States Seek Greater Control, Cost-Savings by Converting to State-Based Marketplaces

 

Coworkers talking in office.

More states now want to control their Affordable Care Act marketplace.

The Issue

Eleven states and the District of Columbia currently operate their own health insurance marketplace eligibility and enrollment websites under the Affordable Care Act (ACA), but that number is slated to grow. Several states are contemplating a transition from the federally-facilitated marketplace (FFM)—HealthCare.gov—to a state-based marketplace (SBM). To assess decision-making regarding the benefits and risks of transitioning to an SBM, researchers reviewed states that have publicly declared intention or interest in transitioning.

Key Findings

The primary factors driving states to switch from the HealthCare.gov platform to a full SBM are:

  • the prospect of costs savings,

  • an improved consumer experience, and

  • regaining more autonomy over their insurance markets.

Conclusion

Through speaking with state officials, insurers and consumer advocates, the authors found that transitioning to an SBM was viewed as a natural next step in many state’s broader visions to reduce the number of uninsured and make health care more affordable. However, this transition is no small feat and comes with several risks. States looking to transition should know their specific goals, set realistic expectations, allow for sufficient lead-time, and engage stakeholders early and often to make for a smooth transition.

About the Urban Institute

The nonprofit Urban Institute is dedicated to elevating the debate on social and economic policy. For nearly five decades, Urban scholars have conducted research and offered evidence-based solutions that improve lives and strengthen communities across a rapidly urbanizing world. Their objective research helps expand opportunities for all, reduce hardship among the most vulnerable, and strengthen the effectiveness of the public sector. Visit the Urban Institute’s Health Policy Center for more information specific to its staff and its recent research.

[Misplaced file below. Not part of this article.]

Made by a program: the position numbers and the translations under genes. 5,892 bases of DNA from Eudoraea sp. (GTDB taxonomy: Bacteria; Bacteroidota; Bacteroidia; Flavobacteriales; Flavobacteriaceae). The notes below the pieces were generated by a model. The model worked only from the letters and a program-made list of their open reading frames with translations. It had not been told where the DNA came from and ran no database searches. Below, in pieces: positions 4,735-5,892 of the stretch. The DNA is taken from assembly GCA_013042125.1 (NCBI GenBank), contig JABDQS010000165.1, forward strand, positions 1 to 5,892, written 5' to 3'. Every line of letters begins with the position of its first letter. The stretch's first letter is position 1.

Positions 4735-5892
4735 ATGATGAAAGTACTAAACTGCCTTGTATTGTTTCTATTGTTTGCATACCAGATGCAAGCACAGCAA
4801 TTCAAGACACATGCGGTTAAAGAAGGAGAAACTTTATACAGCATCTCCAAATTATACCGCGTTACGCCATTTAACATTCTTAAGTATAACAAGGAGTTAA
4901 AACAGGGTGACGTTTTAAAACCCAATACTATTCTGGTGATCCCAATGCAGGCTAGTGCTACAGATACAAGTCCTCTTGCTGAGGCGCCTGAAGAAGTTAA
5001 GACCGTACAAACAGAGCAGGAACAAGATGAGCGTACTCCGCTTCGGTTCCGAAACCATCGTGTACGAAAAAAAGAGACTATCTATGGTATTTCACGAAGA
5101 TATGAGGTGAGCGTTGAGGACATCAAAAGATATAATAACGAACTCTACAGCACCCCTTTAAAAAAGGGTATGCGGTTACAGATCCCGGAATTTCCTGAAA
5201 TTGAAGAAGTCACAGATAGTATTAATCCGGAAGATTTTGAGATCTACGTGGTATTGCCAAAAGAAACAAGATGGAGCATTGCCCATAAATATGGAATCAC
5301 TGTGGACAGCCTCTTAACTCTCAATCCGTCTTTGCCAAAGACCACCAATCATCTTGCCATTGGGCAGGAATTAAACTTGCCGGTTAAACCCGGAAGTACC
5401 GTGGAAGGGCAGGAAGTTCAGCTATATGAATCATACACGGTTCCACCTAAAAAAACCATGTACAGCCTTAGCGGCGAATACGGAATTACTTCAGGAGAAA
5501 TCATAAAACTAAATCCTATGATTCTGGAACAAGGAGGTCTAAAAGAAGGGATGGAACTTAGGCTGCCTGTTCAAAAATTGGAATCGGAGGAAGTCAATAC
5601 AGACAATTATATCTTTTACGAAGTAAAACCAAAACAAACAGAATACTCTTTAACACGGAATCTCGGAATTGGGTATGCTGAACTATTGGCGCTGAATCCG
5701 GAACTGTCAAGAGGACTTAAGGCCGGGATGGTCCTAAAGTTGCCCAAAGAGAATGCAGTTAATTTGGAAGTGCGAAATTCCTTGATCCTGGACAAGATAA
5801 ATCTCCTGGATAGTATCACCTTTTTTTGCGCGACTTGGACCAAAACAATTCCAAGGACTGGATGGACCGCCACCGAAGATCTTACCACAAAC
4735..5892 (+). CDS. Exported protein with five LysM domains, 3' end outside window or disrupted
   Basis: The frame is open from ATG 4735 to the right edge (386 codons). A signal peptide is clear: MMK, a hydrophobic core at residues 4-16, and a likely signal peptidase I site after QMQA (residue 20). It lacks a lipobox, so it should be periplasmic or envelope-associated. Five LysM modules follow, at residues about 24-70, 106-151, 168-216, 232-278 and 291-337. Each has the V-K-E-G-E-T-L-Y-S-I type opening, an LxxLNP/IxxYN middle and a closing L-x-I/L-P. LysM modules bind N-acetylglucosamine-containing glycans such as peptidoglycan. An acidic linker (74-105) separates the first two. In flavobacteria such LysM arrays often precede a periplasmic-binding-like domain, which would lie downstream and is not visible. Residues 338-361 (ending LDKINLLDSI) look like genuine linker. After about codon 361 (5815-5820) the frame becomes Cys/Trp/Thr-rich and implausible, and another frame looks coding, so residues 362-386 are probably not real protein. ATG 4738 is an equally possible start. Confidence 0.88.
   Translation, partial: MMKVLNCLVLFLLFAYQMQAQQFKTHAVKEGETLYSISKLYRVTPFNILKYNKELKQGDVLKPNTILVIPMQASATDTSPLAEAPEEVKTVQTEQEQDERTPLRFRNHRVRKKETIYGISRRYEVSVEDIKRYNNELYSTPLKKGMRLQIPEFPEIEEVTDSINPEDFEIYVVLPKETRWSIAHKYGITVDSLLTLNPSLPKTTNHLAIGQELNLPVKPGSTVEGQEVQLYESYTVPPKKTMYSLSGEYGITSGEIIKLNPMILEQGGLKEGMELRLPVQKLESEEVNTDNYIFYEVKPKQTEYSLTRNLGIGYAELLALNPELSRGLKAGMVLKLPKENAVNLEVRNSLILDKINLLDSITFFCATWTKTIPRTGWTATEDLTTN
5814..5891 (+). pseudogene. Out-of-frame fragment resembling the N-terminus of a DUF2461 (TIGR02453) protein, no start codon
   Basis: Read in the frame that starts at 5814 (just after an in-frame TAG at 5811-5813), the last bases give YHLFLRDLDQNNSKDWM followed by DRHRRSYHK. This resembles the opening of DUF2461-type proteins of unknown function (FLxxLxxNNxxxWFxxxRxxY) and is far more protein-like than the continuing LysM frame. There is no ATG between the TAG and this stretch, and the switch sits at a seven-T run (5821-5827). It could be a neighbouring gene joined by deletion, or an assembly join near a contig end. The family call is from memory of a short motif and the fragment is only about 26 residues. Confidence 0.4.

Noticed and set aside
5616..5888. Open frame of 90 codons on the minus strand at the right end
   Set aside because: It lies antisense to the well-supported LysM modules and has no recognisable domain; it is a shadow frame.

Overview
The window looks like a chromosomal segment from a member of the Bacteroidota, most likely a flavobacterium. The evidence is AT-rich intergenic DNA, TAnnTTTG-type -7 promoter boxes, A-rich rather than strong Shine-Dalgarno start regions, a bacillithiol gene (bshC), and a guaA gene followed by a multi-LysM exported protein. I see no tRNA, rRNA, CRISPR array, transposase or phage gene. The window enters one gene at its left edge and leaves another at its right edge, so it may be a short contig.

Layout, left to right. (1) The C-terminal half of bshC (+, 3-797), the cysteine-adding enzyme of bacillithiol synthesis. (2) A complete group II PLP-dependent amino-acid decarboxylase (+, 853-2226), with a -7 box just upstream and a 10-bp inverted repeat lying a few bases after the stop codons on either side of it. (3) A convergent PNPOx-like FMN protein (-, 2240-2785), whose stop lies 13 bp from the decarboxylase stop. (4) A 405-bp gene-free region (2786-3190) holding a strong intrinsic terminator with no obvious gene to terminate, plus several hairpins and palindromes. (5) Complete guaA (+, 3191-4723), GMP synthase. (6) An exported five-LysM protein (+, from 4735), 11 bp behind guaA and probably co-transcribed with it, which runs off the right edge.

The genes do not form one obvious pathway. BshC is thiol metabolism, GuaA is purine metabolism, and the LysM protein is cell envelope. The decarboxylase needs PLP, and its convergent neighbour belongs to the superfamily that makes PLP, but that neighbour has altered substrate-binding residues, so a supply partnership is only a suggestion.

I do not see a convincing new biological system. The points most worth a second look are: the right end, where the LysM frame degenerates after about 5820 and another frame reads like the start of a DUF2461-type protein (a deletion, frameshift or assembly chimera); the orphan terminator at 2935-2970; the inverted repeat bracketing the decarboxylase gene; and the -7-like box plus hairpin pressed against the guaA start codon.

About the Georgetown Center on Health Insurance Reforms

The Center on Health Insurance Reforms (CHIR), based at Georgetown University’s McCourt School of Public Policy, is composed of a team of nationally recognized experts on private health insurance and health reform. We work regularly with a multidisciplinary group of faculty and staff dedicated to conducting research on issues related to health policy and health services. CHIR faculty and staff study health insurance underwriting, marketing and products, as well as the complex and developing relationship between state and federal rules governing the health insurance marketplace.

CHIR provides policy expertise and technical assistance to federal and state policy-makers, regulators and stakeholders seeking a reformed and sustainable insurance marketplace in which all consumers have access to affordable and adequate coverage.